On Modern Italian Art And Fascist Culture To Give A Talk On “The
Faces Of Modigliani”
February 24, 2003--
Emily Braun, professor, Hunter College and the Graduate Center,
City University of New York
Lecture —“The Politics of Identity Under Fascism: The
Faces of Modigliani”
Thursday, March 13, 6 p.m.
Campbell Hall, Room 160
artist Amedeo Modigliani is known for the graceful elongated lines
in his paintings and sculptures. His avant-garde multicultural style
brought together the Jewish, oriental, feminine and bohemian ideals
that reflected the European image of otherness.
his lifetime Modigliani had a prestigious reputation in France but
was not embraced in his native Italy until after his death in 1920.
Braun, a specialist on modern Italian art and fascist culture, will
talk about how Modigliani’s faces were interpreted by Italian
Fascists and how he was claimed as an essentially Italian artist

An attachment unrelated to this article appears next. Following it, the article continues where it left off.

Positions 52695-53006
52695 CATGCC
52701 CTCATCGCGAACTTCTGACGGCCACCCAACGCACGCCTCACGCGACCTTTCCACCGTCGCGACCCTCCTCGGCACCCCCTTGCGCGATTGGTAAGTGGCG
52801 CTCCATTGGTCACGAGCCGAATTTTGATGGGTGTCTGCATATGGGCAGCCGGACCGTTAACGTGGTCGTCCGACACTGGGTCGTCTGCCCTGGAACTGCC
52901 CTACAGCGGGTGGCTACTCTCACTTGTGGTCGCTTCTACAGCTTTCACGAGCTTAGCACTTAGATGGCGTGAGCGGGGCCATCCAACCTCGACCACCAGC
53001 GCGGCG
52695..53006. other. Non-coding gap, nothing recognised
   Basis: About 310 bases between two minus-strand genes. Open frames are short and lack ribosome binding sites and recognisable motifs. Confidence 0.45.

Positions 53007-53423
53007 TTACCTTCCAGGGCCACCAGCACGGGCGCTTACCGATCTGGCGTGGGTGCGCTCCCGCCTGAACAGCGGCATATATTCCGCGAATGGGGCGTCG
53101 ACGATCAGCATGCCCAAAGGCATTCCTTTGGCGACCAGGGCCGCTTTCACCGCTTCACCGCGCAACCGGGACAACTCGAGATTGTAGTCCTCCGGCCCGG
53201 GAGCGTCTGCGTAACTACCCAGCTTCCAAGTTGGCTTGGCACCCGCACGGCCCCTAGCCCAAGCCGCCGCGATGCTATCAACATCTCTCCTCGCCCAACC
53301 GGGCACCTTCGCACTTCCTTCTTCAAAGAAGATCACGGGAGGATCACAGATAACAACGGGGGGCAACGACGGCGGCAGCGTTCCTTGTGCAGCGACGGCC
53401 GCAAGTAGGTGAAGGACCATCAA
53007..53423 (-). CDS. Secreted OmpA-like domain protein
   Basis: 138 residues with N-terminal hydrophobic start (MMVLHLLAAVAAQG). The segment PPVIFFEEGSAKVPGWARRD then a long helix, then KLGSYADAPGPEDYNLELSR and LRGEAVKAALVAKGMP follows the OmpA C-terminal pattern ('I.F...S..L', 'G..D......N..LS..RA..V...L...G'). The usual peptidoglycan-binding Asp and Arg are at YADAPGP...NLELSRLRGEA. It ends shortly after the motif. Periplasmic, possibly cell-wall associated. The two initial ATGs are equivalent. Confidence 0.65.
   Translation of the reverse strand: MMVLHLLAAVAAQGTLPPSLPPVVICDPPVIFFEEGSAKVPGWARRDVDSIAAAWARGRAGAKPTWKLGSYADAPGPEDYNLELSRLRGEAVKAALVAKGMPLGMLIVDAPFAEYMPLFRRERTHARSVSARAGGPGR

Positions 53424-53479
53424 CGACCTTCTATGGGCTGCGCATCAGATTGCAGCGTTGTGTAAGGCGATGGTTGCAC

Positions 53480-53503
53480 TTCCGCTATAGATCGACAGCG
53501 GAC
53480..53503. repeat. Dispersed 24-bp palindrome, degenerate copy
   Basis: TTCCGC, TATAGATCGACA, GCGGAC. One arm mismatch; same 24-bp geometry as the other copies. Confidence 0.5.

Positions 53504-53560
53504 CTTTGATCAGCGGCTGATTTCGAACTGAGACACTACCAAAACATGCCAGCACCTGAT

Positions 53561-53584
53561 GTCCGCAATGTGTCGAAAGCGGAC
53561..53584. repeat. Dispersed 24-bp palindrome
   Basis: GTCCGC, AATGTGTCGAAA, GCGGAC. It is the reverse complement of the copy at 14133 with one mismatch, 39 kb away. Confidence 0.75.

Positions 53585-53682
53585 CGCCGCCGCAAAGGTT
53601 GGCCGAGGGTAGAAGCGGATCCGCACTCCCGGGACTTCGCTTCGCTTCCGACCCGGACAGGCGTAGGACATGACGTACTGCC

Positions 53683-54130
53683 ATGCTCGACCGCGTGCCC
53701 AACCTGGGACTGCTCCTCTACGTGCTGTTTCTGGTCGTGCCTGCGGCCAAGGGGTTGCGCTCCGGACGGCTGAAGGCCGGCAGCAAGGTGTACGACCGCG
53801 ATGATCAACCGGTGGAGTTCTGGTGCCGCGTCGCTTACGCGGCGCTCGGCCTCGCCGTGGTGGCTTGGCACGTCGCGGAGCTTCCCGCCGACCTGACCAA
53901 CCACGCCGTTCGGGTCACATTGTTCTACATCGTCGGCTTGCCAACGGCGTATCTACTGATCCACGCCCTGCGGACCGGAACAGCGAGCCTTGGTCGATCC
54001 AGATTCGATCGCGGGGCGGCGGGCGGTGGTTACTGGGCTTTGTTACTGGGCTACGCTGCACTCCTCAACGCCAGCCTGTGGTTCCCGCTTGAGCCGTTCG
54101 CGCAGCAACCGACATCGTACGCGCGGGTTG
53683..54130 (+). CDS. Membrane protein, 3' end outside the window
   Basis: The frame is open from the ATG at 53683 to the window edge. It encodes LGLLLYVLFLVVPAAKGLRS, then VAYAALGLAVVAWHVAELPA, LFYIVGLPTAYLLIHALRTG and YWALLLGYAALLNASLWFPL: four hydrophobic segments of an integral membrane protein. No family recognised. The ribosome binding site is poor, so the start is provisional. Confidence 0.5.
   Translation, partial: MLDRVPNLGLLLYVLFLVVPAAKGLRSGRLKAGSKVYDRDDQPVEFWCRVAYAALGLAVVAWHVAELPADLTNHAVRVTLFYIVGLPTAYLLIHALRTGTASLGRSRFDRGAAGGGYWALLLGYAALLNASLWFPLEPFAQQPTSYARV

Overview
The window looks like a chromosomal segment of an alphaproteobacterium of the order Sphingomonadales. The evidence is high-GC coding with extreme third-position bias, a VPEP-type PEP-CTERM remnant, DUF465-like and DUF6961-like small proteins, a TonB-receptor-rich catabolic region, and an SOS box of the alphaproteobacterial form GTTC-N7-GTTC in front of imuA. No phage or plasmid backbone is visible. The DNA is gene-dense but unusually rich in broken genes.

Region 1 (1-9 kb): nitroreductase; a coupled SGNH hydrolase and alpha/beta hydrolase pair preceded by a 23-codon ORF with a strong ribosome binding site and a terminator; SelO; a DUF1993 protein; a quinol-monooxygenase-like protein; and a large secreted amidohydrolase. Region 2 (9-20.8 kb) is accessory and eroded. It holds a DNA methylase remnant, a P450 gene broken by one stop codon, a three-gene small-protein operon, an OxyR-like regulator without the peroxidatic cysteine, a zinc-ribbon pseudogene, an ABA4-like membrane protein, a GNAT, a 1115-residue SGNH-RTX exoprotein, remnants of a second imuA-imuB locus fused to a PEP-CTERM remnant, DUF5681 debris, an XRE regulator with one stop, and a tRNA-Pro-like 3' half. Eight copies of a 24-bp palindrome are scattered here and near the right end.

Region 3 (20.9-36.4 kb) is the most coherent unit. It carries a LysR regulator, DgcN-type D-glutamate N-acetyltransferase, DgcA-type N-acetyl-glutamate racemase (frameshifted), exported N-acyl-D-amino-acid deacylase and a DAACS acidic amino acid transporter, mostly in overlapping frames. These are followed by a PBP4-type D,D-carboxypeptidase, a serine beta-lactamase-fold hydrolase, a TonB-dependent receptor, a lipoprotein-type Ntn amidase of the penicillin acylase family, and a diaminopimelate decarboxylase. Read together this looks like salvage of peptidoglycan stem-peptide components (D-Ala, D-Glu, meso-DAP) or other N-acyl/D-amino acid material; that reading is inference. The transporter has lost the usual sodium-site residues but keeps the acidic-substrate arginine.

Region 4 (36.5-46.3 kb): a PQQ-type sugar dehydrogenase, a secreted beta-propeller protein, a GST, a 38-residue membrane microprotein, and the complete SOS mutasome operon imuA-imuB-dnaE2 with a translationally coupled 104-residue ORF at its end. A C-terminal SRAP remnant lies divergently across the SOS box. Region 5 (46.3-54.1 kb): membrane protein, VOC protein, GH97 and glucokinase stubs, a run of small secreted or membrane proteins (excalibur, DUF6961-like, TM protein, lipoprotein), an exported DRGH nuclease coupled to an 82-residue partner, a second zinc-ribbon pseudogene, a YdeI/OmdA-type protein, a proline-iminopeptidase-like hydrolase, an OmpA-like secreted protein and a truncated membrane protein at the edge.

by fascist critics, which included Jewish writers. She will show
how this ideological adoption presented an awkward case of national
self-representation for the Fascist regime.
professor of art history at Hunter College and the Graduate Center
at City University of New York, is the author of “Mario Sironi
and Italian Modernism: Art and Politics Under Fascism,” co-author
of “Gardens and Ghettos: The Art of Jewish Life in Italy”
and “Thomas Hart Benton: The American Today Murals.”
talk, part of the McIntire Department of Art spring lecture series,
is free and open to the public.
details, contact Maurie McInnis at (434) 243-8651 or McInnis@virginia.edu.
Jane Ford, (434) 924-4298